Researchers have developed a brain-computer interface that should make it possible to control things using thought transfer. This could make life easier for people with disabilities in particular.

The world has changed drastically due to the advancement of computer chips. Computers have now become an integral part of our everyday lives. But many enthusiasts see upgrading our personal supercomputer as the end goal. We're talking about the human brain.

But Elon Musk is not the only one working with Neuralink on an interface to our thinking organ. Researchers at the University of Texas at Austin recently achieved success in the field of brain-computer interfaces (BCIs). Their approach makes it possible to control computer games through thoughts.

Adaptive BCI uses machine learning to support individuals with motor disabilities without the need for individual calibration. This should make possible use much easier.

Brain-computer interface can be applied to any person

The researchers achieved this through a machine learning algorithm. Traditionally, however, such devices require extensive calibration for each user because every brain is different. However, the new solution can quickly understand an individual's needs and easily calibrate itself through repetition.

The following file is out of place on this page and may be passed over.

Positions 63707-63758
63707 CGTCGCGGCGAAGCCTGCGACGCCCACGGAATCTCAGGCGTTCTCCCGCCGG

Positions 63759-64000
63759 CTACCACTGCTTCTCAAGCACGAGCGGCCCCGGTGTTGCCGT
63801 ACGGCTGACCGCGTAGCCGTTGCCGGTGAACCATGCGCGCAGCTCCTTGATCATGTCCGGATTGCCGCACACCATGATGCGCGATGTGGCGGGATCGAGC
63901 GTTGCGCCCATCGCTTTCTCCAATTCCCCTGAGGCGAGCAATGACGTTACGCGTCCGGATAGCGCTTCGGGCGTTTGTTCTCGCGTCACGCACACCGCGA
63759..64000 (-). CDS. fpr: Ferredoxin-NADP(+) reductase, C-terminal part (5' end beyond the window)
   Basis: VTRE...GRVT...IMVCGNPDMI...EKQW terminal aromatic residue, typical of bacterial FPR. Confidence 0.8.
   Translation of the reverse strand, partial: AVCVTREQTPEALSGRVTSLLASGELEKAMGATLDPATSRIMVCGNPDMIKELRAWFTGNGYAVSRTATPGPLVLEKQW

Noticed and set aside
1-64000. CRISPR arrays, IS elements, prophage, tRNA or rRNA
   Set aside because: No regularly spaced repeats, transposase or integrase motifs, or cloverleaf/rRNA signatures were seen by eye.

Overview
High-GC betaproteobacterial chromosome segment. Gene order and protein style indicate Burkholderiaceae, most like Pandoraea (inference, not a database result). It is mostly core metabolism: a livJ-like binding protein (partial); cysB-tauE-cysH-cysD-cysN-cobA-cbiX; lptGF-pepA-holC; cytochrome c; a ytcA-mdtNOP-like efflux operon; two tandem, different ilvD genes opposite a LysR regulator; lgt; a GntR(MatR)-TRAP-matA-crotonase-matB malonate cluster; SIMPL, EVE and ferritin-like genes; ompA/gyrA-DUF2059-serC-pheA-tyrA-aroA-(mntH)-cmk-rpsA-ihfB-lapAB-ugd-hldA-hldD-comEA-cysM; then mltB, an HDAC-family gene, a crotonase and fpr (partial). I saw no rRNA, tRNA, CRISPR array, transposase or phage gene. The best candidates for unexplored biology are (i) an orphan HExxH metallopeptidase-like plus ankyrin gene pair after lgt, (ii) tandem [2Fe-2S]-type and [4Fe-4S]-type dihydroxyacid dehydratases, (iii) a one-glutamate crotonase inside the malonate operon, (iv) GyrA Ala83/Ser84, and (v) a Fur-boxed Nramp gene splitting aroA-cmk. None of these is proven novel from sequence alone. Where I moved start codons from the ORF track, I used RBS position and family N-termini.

As a result, multiple patients can use the same device without having to adjust the system each time. Users wear a cap with electrodes that is connected to a computer. The electrodes measure the electrical signals from the brain and forward them to a decoder.

This interprets the information and translates it into actions in the game. The brain-computer interface helps users guide and strengthen their neural plasticity. This is the brain's ability to change, grow and reorganize over time.

Device is intended to improve brain function and restore quality of life

The experiments are primarily aimed at improving the patients' brain function. Because this can increase the quality of life and make everyday life easier for those affected. The research lays the foundation for further innovations in the area of ​​brain-computer interfaces.

In the first pilot test, 18 participants without motor impairments were tested. In the future, however, the researchers plan to test this technology on people with motor impairments in order to apply it to larger groups in clinical settings. Controlling automated wheelchairs and rehabilitation devices should then no longer be a major problem.

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